March 06, 2000

Better, but please send more.

There was some more snow overnight and it left a couple of centimeters in the driveway and a promise of more up top. I couldn't get out until about two o'clock and feeling a bit out of sorts and tired (I just can't seem to adjust my night owl ways to the reality of kids getting up for school) I headed over to Snake in search of a freshie pick me up. It looked great, but the promises the smooth surface wrote couldn't be honored by the crunchy crust just a few centimeters beneath and my determination to make free flying powder turns just turned into a bouncy flounder. As I rode up the Haul Back, I schemed about the deliciously nasty phrases I could use in this report.

North Ridge was improved over yesterday if for no other reason than the visibility was better, allowing you to differentiate the boiler plate from the soft mounds easier. There was also a significant increase in the soft to hard area percentage. Watching some poor souls crunch their way down Boomerang as I rode up, pretty much convinced me of the folly of off piste skiing, but I decided to subject myself to Sunnyside as a final proof of misery. Perhaps it was because my mind was more in tune with reality or how remarkably undisturbed the snow was on this normally main route, but I actually had a pretty good run despite the rough stuff below.

This encouraged me to give Easter Bowl a shot. Well, just the bottom of it, for I was too lazy to climb. The lower center glades were essentially unmarked and while the crust was ever present, I was starting to enjoy the stuff and even managed a composed trip down Freeway by staying to the side and out of the scraped stuff in the center.

My mood was thus much improved when I got off the Timber Chair and promptly speared a mogul disguised as a drift (okay I wasn't really watching where I was going) and was ejected from my ski and launched head first down the tree infested slope. Dark evil thoughts again bubbled through my brain as I crawled up the slope for my artistically planted ski and pole, but once I was reassembled the Puff trees proved to be quite reasonable with pointy but soft moguls.

Up top everything it was still quite soft even where mogulled and one could only think how lovely the upper part of the still closed Currie Bowl might be. On occasion when upper Currie is closed, they will open the bottom by way of Anaconda Glades and so it was today. This very black diamond run (I think it should have two) is hardly a general access route and while there were lots of tracks in Currie, I didn't see a soul during my trip down. It was kind of neat to stop in the middle of this big bowl and just look around, be surrounded by solitude and silence right in the center of the ski area. The snow was great down to just above the gully, but then the crunchies were back underneath. The gentle mogul field on the skiers left of the gully was interesting, as the frozen moguls were almost completely hidden by the smooth new covering.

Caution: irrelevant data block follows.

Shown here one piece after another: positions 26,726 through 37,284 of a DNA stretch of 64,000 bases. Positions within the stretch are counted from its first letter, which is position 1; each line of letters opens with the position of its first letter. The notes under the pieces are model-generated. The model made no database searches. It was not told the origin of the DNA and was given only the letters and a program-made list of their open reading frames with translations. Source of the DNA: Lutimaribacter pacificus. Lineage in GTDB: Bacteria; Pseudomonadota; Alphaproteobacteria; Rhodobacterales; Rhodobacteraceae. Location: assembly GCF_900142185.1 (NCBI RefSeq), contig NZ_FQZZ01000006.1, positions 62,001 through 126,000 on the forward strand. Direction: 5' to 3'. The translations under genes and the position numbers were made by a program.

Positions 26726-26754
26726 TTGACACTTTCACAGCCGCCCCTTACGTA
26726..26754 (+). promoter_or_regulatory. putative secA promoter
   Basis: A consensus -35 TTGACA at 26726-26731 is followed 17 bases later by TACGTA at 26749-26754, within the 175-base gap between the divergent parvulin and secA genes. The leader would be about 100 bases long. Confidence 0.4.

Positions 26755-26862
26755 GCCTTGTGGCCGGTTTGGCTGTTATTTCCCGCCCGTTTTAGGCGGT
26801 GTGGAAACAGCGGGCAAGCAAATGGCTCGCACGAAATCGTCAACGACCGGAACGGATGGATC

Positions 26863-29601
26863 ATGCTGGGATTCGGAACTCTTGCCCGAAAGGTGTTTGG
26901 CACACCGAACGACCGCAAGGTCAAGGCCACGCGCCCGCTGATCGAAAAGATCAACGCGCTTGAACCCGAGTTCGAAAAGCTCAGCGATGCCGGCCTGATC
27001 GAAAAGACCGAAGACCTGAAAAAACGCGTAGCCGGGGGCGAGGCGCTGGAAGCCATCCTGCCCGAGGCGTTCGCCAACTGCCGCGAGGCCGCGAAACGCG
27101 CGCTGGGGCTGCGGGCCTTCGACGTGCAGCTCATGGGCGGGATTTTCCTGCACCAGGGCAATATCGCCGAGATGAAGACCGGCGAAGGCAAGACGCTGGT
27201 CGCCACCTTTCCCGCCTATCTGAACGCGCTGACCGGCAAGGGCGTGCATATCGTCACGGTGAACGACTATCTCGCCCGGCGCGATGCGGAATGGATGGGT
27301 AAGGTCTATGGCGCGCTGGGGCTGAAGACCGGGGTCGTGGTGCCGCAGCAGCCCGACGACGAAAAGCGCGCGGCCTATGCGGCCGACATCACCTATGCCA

I finished up by hiking up Siberia Ridge and skiing down Morning Glory. This was pretty well tracked out, but still very, very nice for a surprisingly long way down. The Falling Star flats below the switch back had a fair amount of the slick soft mix though. So in the end I had some pretty nice runs. The key seemed to be to pick your spot and mind set.

At 7:20 PM it is -3 C and snowing lightly at the house.

Who says you can't get freshies on a run at two in the afternoon. Of course if you want to be picky you might note that it is kind of flat and probably pretty firm under that thin new layer. Trillium in Cedar Bowl.

This is the lower middle of Easter Bowl and while the skiing wasn't nearly as good as it looks, it was still pretty good as long as you kept your mind tuned to the crust underneath.

The White Pass chair crosses over Shakey's Acres with the Klondike crew climbing the ridge in the background.

Currie is closed, eh? Not everywhere it would appear. The top of Anaconda Glades.